A culture of winning

Severna Park is eager to live up to its rich field hockey tradition by capturing another state title.

Severna Park is determined to live up to its rich tradition by capturing another state title.


When sisters Tara and Julie Gardner of Severna Park step on the grass during a field hockey game, they sometimes think of their mother, Chrissy, who graduated in 1982 after winning three state championships with the Falcons.

"When we think about how well my mom's team did, it makes us want to try harder and do our best so we can win states, too," Julie Gardner, a sophomore, said.

Chrissy Gardner, then known as Chrissy DeGuzman, played for longtime Severna Park coach Lil Shelton in high school, and now comes to support her daughters at nearly every game as they pass through Shelton's historic program.

The Gardner family, like many others, is proud to be associated with a Severna Park field hockey program that is second to none in the state.

Under Shelton, who is in her 31st season, the Falcons have won 14 state titles and 11 consecutive county championships.

Only Bethesda-Chevy Chase of Montgomery County with its 13 state titles, including a 2-1 victory over the Falcons in last year's state finals, comes close to those numbers.

"It's awesome," senior Tara Gardner said of playing for such a storied team. "It's really fun to keep the legacy going. Each year, we try hard to keep the tradition alive."

With Severna Park's tradition of winning comes admiration and respect, but also a lot of pressure from high expectations, players said.

"It's a lot of fun," said sophomore Hayley Rausch, the area's leading scorer. "But there's also a lot of pressure. Everyone expects you to win and if you don't, people are like, `What happened?' "

Junior Shayna Stearns, a standout on defense for the Falcons, agreed.

"A lot of people are watching us," she said. "If we do lose, people are shocked."

Despite the pressure, Severna Park hasn't been doing much losing this year.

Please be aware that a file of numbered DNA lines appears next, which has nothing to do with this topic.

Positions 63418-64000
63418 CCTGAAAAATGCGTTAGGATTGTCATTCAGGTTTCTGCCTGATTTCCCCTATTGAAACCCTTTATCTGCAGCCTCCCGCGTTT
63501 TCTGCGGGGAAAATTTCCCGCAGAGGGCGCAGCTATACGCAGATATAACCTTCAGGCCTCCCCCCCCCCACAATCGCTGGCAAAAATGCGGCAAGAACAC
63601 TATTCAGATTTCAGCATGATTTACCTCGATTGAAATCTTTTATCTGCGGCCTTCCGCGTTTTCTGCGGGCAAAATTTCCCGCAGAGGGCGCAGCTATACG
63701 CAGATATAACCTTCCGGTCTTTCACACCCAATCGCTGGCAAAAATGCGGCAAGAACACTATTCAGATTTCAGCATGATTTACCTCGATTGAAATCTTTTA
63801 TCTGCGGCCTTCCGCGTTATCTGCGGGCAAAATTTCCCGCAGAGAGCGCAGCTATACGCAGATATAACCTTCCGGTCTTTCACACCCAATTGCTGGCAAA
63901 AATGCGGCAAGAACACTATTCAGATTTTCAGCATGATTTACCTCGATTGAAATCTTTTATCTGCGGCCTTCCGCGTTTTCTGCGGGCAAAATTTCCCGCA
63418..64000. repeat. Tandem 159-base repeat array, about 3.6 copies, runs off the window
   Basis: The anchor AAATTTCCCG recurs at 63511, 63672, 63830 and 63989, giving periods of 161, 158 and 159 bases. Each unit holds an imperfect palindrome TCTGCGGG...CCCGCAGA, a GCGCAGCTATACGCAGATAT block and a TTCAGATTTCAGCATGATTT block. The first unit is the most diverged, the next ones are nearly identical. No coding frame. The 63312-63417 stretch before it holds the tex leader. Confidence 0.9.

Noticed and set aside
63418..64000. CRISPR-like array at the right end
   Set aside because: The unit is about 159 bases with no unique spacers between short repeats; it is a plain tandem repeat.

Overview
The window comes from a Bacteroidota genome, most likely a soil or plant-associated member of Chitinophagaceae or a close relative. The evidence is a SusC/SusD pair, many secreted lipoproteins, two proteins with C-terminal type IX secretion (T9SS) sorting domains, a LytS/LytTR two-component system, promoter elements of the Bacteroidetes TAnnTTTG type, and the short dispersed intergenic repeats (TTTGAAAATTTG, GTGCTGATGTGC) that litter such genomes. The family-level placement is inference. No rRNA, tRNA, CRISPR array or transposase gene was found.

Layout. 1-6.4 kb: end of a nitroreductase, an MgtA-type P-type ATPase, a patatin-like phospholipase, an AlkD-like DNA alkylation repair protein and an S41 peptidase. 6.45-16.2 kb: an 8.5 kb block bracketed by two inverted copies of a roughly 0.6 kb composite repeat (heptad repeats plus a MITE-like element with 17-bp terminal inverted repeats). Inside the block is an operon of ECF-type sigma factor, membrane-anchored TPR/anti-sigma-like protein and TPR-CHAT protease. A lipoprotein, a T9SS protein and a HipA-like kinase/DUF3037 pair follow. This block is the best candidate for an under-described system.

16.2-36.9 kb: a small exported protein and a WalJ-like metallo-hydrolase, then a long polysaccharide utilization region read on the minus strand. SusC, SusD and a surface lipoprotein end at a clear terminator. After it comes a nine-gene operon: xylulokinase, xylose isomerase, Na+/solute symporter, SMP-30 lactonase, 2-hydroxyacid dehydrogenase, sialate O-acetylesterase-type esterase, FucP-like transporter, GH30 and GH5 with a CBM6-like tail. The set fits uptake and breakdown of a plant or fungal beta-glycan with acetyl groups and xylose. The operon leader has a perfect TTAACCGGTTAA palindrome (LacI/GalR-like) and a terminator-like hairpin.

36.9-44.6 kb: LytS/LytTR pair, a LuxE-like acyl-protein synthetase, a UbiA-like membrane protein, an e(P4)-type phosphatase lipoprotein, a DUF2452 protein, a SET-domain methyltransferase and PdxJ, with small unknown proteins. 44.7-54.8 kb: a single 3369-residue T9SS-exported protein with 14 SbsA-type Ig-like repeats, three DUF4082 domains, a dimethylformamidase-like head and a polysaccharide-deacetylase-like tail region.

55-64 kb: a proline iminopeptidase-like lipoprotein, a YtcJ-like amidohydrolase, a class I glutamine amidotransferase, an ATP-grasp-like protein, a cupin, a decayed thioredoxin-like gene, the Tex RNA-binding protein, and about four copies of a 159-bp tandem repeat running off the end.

At 17-1, the Falcons are ranked No. 1 and have beaten some of the area's top teams, such as Roland Park, South River twice - including a 3-2 overtime win for the county title - and No. 2 Mount Hebron in the Class 3A East regional final.

The Falcons, who last won a state title in 2003, are marching toward their 15th state crown and looking to avenge their runner-up finish from a year ago.

Top teams aren't made without top players and Severna Park certainly has its share.

At the forefront for the Falcons is Rausch, who has 34 goals and nine assists this season. She scored all three goals in the Falcons' come-from-behind win over South River, the defending 4A state champion, in the county title game.

She scored three goals in the Falcons' 4-0 win over River Hill in the regional playoffs, and had two goals in both the 4-1 win over Mount Hebron in the regional final and a 3-2 win over North Carroll in the Class 3A state semifinals.

Though it's hard to tell by watching her compete, Rausch is a relatively new field hockey player. Her teammates, including Julie Gardner and Stearns, persuaded her to give up soccer, which she played in middle school, to come out for the field hockey team.

"I kept telling them that soccer was better, but they kept saying `field hockey, field hockey,' " Rausch recalled. "So I tried it out and I really liked it."

Tara Gardner, who has 14 goals and 10 assists, also is among the area's scoring leaders.

The Falcons, however, can hurt teams from many spots on the field, not just those occupied by Rausch and the older Gardner.

Senior Jill Puffenbarger has eight goals and 13 assists; Julie Gardner has nine goals, seven assists; junior Ali Hankins has scored five times and notched nine assists; and junior Amanda Himmelheber has seven goals and three assists.

"We score by committee," Shelton said. "The players really don't care about who scores. They would just as soon make a good pass that gets a goal as shoot themselves."

As intimidating as Severna Park's offense is - the Falcons have scored 91 goals this season - its defense is just as tough.

Severna Park has allowed 11 goals the entire season, and goalie Corinne Manuel stops 89 percent of the opposition's shots.

The offense and defense stay sharp by facing off in practice, players said. "Playing against our defense in practice is twice as hard as playing in games," Rausch said.

The players hope those tough practices pay off with yet another state championship.

"We've thought a lot about last year's state finals game," Manuel said. "It really motivates us. We really want to win it this year."

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